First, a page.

Hightower tore his ACL during the 2011 season and failed to make the Redskins roster out of camp in 2012 while still struggling with issues in his surgically-repaired knee. Hightower later discovered that he had an infection that was standing in the way of a full recovery.

The pace of his recovery picked up from there and Hightower was fully cleared to make a return to action a couple of months ago. Now he’s just looking for a team willing to take a shot on him.

“There’s curiosity [by teams]. ‘It’s been two years, if he’s healthy we’ll give him a physical and give him a workout and see where he is,’” Hightower said, via John Keim of “That’s all I ask.”

Hightower was at Redskins camp on Saturday and said that there have been informal discussions with the team about a return. Hightower will wait until he gets something more formal from Washington or elsewhere as he tries to jumpstart his career this summer.

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Teammate says Matt Schaub is “getting his mojo back”

Matt Schaub, James Jones AP

Once upon a time, Matt Schaub was a perfectly functional quarterback, good even.

But after last year’s confidence-shattering pick-six-a-thon for the Texans, getting a fresh start in Oakland is apparently good for him.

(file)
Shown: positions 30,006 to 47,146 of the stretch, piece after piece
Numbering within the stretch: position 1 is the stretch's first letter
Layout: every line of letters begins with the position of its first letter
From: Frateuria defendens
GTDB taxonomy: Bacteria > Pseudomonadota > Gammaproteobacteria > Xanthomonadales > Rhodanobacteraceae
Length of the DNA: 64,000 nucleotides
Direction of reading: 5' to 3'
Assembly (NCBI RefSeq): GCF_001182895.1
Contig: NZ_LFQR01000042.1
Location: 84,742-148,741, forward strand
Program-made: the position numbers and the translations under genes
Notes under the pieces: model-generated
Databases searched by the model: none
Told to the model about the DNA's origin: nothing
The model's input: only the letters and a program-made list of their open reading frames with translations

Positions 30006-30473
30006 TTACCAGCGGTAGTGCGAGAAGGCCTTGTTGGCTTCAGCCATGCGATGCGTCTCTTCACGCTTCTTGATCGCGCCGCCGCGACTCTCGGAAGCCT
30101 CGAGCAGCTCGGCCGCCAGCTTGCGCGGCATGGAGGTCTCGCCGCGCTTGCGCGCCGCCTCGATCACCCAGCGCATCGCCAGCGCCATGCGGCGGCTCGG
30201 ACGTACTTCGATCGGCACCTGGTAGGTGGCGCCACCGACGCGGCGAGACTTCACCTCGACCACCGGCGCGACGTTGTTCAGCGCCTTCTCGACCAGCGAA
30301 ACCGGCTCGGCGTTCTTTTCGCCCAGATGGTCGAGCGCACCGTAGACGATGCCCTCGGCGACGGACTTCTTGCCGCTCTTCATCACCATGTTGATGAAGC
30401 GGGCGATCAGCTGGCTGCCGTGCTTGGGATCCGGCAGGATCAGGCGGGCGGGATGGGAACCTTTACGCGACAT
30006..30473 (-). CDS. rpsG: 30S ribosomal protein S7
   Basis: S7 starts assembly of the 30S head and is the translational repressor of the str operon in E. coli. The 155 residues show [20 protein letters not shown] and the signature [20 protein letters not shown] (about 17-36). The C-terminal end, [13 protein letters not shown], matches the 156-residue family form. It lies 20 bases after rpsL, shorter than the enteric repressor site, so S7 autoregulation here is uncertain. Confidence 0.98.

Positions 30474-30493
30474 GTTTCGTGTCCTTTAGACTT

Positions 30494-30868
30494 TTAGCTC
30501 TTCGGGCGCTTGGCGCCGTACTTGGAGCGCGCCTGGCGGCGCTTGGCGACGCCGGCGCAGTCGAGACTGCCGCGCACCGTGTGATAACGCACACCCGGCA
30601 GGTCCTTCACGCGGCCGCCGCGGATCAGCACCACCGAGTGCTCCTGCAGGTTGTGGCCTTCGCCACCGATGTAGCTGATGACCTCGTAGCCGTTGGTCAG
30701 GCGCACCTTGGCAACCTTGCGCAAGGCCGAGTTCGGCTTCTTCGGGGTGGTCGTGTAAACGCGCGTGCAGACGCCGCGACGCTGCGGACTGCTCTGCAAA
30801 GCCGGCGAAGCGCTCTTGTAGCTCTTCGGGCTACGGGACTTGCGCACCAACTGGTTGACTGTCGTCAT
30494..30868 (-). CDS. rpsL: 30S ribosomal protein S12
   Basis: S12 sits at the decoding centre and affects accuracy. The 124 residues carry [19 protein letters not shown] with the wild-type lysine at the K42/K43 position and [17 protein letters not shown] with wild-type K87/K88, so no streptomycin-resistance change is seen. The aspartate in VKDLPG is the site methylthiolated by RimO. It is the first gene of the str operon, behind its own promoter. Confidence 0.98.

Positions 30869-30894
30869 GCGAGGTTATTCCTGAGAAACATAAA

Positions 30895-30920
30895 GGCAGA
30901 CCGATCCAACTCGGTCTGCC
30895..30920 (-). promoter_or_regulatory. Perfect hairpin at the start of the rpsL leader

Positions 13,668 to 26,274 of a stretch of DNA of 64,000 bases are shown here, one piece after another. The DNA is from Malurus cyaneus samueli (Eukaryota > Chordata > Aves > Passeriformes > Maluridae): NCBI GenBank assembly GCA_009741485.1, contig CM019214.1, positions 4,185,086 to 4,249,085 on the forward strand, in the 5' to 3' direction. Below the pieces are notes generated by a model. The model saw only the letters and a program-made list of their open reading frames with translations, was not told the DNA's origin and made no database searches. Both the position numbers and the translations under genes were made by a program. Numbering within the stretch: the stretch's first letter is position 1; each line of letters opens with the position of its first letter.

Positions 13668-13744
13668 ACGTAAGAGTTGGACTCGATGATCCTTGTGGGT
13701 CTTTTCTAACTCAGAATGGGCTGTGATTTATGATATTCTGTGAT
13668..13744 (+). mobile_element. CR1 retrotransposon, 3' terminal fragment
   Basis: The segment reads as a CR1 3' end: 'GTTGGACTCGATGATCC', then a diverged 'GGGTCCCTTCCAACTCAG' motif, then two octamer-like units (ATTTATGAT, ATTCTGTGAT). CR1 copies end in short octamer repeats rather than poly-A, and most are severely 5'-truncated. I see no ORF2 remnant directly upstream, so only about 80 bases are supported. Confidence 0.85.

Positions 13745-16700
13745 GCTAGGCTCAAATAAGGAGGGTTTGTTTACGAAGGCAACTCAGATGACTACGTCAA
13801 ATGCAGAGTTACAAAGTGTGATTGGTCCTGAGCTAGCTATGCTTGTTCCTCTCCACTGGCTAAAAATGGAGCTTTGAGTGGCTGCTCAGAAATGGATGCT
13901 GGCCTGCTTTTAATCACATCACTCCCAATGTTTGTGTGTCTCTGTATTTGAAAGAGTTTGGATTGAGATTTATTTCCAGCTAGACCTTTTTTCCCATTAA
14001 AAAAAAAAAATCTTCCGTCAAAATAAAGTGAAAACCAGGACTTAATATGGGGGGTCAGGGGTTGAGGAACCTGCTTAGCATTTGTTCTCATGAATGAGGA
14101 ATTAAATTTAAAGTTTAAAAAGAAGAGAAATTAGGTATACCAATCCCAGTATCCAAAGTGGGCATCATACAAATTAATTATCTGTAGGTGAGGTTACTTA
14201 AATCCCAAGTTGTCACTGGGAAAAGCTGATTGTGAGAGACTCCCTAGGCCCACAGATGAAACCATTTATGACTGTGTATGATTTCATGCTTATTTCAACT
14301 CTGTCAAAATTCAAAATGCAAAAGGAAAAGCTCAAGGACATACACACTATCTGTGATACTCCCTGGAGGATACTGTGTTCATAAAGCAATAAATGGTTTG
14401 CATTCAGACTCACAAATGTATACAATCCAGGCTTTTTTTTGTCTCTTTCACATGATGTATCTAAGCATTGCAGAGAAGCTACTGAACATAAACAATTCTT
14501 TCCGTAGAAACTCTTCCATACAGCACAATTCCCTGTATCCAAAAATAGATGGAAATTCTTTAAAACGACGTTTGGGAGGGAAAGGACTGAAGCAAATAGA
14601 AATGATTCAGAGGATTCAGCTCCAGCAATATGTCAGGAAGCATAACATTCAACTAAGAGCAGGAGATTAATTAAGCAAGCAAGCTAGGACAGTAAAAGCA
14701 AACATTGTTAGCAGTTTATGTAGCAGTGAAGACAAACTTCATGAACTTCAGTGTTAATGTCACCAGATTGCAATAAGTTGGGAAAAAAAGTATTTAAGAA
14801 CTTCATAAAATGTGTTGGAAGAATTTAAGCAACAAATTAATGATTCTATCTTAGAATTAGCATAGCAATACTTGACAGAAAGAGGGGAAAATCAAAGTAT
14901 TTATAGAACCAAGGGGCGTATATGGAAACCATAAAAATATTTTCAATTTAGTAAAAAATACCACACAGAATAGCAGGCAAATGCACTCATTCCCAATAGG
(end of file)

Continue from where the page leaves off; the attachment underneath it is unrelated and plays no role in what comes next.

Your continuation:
Defensive tackle Antonio Smith, who came from Houston to Oakland alongside Schaub  this offseason, said he can tell his quarterback looks like a new man.

Schaubby’s getting his mojo back,” Smith said, via Vic Tafur of the San Francisco Chronicle. “He’s getting his confidence back. He’s starting to believe in himself again. He is starting to throw with confidence. You would be surprised just how much your mind-set is important in this league.”

Last year was such an abject disaster for Schaub that it’s easy to forget he made two Pro Bowls, and was better than average for an extended stretch of time.

At 33, he won’t get many more chances, but the Raiders are fully behind him, and if that mojo is indeed back, they might have a shot to improve this year.

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Cordarrelle Patterson’s foot injury “improving every day”

Cordarrelle Patterson AP

Vikings wide receiver Jarius Wright considers teammate Cordarrelle Patterson a “talker,” but Patterson didn’t have much to say on Saturday about the foot injury that’s kept him off the field during the first two days of the team’s training camp.

Patterson hurt the foot last week, although he’s offering up no details about how he injured it or what the exact diagnosis might be. The Vikings aren’t saying much, either, but coach Mike Zimmer is willing to say that he doesn’t expect Patterson, who didn’t take the team’s conditioning test on Thursday, to miss much more time as a result.

“He’s improving every day,” Zimmer said, via the Pioneer Press. “I saw him do some stuff [Saturday]. … I’ll be surprised if it’s long.”

The hope for Patterson this summer is that he can further polish his skills so that the team can make even more use of his ample athletic abilities on offense this season. That makes any injury less than ideal, but a quick return to the field should leave Patterson with plenty of time to refine his skills before the start of the regular season.